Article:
New research from the Institute for Fiscal Studies (IFS) has revealed some telling stats about life during the coronavirus (Covid-19) pandemic. But it’s exposed something most women probably already knew: that far from them having equality with men, the patriarchy is still alive and kicking in society.
The IFS has published research into how lockdown has affected men and women in “two-parent, opposite gender families”. The data was collected from the end of April. It looks at how parents have been juggling work, child care, and household responsibilities. Essentially, it has revealed what men and women have been doing and how their roles differ. But the results, while unsurprising, are a compelling yet unsettling insight into how little equality has actually moved forward.
There were several main points in the IFS research. It found that:
The time parents spend on childcare is now greater than work time. In 2014/15, parents spent five and a half hours on childcare and six and a half hours on paid work. Now, that split is nine and three hours respectively.
Mothers are one and a half times more likely than fathers to have lost their jobs due to coronavirus. The IFS also noted that “in all, mothers who were in paid work in February are 9 percentage points less likely to be currently working for pay (either remotely or on-site) than fathers”.
Mothers are now doing two hours less paid work than fathers. But both do two hours more childcare and housework.
47% of mothers’ work is combined with doing childcare at the same time. This figure is just 30% for men.
While doing paid work, “mothers are interrupted over 50% more often” than fathers.
Mothers are only managing to do 35% of a father’s “uninterrupted” work hours. In 2014/15, this was 60%.
“mothers who have stopped working for pay during lockdown while their partner continues do twice as much childcare and housework as their partner. In the reverse situation, in families where the father has stopped working, the parents share childcare and housework equally, while the mother also does 5 hours of paid work a day”.
Fathers have doubled the number of hours of childcare they do during the day, from four in 2014/15 to eight.
These facts and figures are mind-boggling. But perhaps a symptom of the state of UK society.
A 2017 British Social Attitudes survey found that nearly three quarters of people didn’t believe in the “traditional” gender roles of men earning the money and women doing the childcare and housework:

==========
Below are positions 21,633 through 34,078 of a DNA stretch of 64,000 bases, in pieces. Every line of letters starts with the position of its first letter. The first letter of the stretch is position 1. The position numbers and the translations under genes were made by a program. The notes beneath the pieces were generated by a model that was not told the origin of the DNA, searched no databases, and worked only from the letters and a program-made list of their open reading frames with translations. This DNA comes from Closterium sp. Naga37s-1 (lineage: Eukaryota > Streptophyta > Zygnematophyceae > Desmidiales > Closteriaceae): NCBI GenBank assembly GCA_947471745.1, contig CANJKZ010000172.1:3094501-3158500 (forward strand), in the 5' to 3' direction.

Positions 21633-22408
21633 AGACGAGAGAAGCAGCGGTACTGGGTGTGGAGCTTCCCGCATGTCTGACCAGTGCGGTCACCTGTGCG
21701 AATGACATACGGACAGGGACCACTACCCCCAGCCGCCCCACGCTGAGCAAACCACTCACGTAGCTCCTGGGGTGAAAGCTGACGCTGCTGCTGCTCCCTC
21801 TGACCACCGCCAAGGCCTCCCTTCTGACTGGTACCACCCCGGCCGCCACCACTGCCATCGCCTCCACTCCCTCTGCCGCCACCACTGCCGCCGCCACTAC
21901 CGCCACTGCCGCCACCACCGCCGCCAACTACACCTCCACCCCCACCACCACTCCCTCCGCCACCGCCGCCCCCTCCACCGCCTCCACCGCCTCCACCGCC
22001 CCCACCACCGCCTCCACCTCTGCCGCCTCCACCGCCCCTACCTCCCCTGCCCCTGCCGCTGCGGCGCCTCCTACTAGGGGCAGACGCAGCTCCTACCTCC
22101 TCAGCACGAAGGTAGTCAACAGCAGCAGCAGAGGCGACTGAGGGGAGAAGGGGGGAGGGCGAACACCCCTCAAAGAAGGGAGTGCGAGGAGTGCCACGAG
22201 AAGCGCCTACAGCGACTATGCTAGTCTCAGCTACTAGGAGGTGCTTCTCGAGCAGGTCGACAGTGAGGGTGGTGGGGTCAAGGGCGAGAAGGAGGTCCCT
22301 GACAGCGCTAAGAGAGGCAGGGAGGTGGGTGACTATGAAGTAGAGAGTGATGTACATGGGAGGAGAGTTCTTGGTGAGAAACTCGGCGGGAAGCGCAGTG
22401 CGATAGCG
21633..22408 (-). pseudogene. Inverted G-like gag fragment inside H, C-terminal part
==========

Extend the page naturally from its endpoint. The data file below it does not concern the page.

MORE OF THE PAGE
But while people’s views may have changed, the reality doesn’t seem to have shifted that much.
Research published by University College London (UCL) in 2019 found that, for some families, these ‘traditional’ roles had not really changed. UCL said that:
Less than 7% of couples share housework equally. …
Women still do the bulk of housework, even in couples with similar levels of education, time in paid work and shared beliefs about gender roles
When it comes to housework and caring, we see gender equality remains rare and gender norms remain strong. …
Our study suggests that even couples who share egalitarian ideas about the roles of men and women may not be able to counter potential obstacles to equality in the UK.
But why do these different roles for men and women still remain entrenched in UK society?
Oliver Burkeman wrote in the Guardian that opinion is divided. There are several issues: both men and women still, sometimes subconsciously, conform to gender rules; men not being so houseproud; and corporate advertising still pushing these patriarchal values. And the jury is out. There’s even swathes of Marxist theory on the subject of housework.
But maybe most people’s thinking on gender roles specifically around housework misses the bigger point: why does society have an obsession with how our homes look and are maintained in the first place?
With the advance of capitalism during the Twentieth Century, the division of labour and class accentuated also a division of gender. If the Second World War created the conditions for the development and the spread of international architecture throughout the western world, the techniques and materials developed by war industry also catalysed the development of appliances marketed for women, to efficiently manage housework. In this way, the idea of domestic happiness was born.
In short, corporate capitalism loves society being houseproud. It’s given birth to a constant stream of new household appliances, cleaning products, and TV shows about how our homes should look. All this in reality has the goal of making us spend more money. Of course our homes should, for example, be hygienic. There are, though, ways this can be done without having to buy chemical-based, branded products. But this in itself is also self-defeating under corporate capitalism. Because women now work more than ever, so the time for people to make their own cleaning products is probably not there for most.
So, it seems that while patriarchal gender stereotypes still play some role in how men and women behave in the worlds of home and work, maybe we should be questioning more why we do paid work at the rate we do, and why we obsess over our homes in a similar way. The IFS research has documented a group of sociological symptoms that have emerged during the pandemic. But maybe the deeper illness is actually corporate capitalism and the way we function as a society.
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